Daily archives: February 17, 2010

John Redwood’s climate change dog whistle 3

One of the phrases I’ve learnt through folowing US politics is “dog whistle”. A dog whistle is a phrase or turn of speech deployed by politicians in front of like-minded crowds, the true meaning of which is supposedly only heard by fellow believers. Most often I’ve heard of them being used by right wingers in lieu of the sort of language that’s frowned upon these days. A recent example is Tom Tancredo, who made a failed bid to be the Republican presidential candidate in 2008, telling a conference of Teabaggers that there should be a “civics-literacy” test before allowing anyone to vote. What sounds like an innocuous phrase was almost certainly meant to allude to the days of segregation in the southern states, basically suggesting that Obama only got in because blacks voted for him and everything would be better if they could go back to the good old days when various tricks were used to keep non-whites off the voting register.

John Redwood, the supposedly super intelligent MP for Wokingham, has a dog whistle which isn’t as offensive. In fact it’s becoming a bit pathetic the more times I see him use it. In any post on his blog about climate change he has to throw in something along the lines of “remember, it’s climate, not weather”. This is a smug attempt at a jibe at climate scientists, who regularly have to explain day to day weather and the long term climate are not the same things. The sort of climate change deniers attracted to Redwood’s blog don’t want to think too hard, so can’t imagine that there’s a difference between data and a datum. Today it’s cold, they reason, so the world can’t possibly be warming up over time.

A variation on the phrase was deployed today in a post that’s even more wrongheaded than normal. The Centre for Ecology and Hydrology released a report on how plants and animals have shifted their rhythms earlier in the year and in Redwood’s muddled thinking this somehow became meteorologists getting weather forecasting wrong. So he made fun of them for predicting the start of spring at the wrong time, when they did nothing of the sort.

Every time John Redwood writes about climate change he gets it all wrong. Neither of the reasons I can think of for his doing so say anything good about his ability to represent his constituents, let alone make decisions that affect the rest of us (should the Tories win the election and he gets a cabinet position). Either he doesn’t do any research and just goes with what his idealogy tells him, or he has such a low opinion of us that he thinks he can keep on lying and he’ll get away with it.

Update It seems the Vulcan has a thin skin. Apparently “The comments on this link are offensive and wrong. Clearly the author has no sense of humour about this subject.” And the comment I left on his blog, which was a variation on the last paragraph above, hasn’t been approved.

I’ve left another comment, which also may not be approved so I’m going to reproduce it here-

Humour is subjective. Your repetitive catchphrase is dull and nowhere near as clever as some think it is. And the attempts to poke fun at climate scientists that it appears in are plodding and, crucially for someone making himself out to be informed on the subject, invariably based upon arguments which have been shown to be wrong.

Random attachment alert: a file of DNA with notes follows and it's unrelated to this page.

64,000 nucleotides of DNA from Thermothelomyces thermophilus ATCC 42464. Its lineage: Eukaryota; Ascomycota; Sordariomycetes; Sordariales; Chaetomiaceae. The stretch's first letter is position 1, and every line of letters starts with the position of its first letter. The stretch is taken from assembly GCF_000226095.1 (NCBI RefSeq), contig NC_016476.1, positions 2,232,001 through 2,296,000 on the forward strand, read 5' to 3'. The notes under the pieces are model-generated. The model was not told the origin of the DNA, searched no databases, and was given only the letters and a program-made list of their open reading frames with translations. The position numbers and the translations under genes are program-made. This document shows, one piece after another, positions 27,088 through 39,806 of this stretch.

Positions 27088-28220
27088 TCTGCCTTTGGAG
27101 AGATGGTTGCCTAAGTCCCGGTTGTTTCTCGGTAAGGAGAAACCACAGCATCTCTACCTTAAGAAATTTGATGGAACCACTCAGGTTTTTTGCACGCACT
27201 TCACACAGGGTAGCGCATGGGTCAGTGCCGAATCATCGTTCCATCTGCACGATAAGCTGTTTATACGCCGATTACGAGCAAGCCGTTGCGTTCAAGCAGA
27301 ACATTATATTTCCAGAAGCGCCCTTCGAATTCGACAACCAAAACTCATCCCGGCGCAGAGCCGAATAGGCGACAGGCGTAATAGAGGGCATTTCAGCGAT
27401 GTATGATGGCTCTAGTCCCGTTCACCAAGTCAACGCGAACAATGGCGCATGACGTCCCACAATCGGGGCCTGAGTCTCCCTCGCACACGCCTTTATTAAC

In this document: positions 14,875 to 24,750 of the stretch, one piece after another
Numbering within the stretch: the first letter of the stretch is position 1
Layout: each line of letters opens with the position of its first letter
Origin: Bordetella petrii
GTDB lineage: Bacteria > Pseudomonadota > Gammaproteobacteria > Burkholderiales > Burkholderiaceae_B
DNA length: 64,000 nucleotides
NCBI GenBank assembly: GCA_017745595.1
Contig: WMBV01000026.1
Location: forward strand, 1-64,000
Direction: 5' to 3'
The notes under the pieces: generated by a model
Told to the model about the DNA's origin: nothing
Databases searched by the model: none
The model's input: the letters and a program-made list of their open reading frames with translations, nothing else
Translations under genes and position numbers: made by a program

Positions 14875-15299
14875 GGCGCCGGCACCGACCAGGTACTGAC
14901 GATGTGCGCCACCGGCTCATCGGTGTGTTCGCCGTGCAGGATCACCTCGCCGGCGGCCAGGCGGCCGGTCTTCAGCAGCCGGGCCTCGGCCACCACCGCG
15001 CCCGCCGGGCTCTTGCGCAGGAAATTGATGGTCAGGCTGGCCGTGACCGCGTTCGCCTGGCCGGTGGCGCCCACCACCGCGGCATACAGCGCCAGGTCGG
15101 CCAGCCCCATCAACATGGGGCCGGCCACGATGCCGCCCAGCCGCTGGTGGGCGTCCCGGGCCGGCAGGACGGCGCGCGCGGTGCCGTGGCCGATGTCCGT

If you don’t like my honest and forthright assessment of what I think you’re doing then you need to put a bit more effort into researching the subject before writing about it. Jumping on the denial bandwagon may appeal to some of your readers but I expect better from someone who may have a say in running the country after the election.

Sounds of Soldiers is out now

Available in print or as a download through Lulu. Soon to be available from Amazon.com.

Robert Jones is back from the war.

It’s been five years. Paris has been flattened, nuclear explosions have lit up the Mediterranean and the US military has destroyed itself fighting imaginary enemies. And Robert was there through it all.

How can a man who witnessed some of the most important events of recent history adapt to peace? Reconnecting with friends and family, Robert investigates a newly green Manchester and finds out about life away from the warzone.

But there are still some ghosts and secrets from his time on the continent which are ready to come back and shake up Robert’s new peaceful life.

Script Frenzy 1

Shall I do Script Frenzy this year? It’s run by the people behind National Novel Writing Month. The idea is to get a hundred pages of script- for play, screen or comic- done in the month of April. It doesn’t sound as hard as the 50,000 word target of NaNoWriMo, which I’ve yet to hit, and I’ve an idea for a comic.

Sounds of Soldiers is the story I wrote for NaNoWriMo 2008. Any script I produced would have to take less than a year and a half to get released.

Current state of the Sounds of Soldiers cover

Sounds of Soldiers cover

I’m still not happy with it, and it’s missing blurb on the back and the title and author on the spine, but it’s getting there. I’ll still be unhappy with the version which goes to print, but I’m trying to adopt a policy of getting stuff done and released.

Yesterday I pencilled and inked two pages of Point of Contact. They’re not detail rich, and there’s a lot of shading to be done to them before they’re complete, but it’s better than spending days worrying about layout and stuff. Point of Contact will premiere here on March 1st with a page a week until I’ve got enough pages in hand that I can move it up to two a week.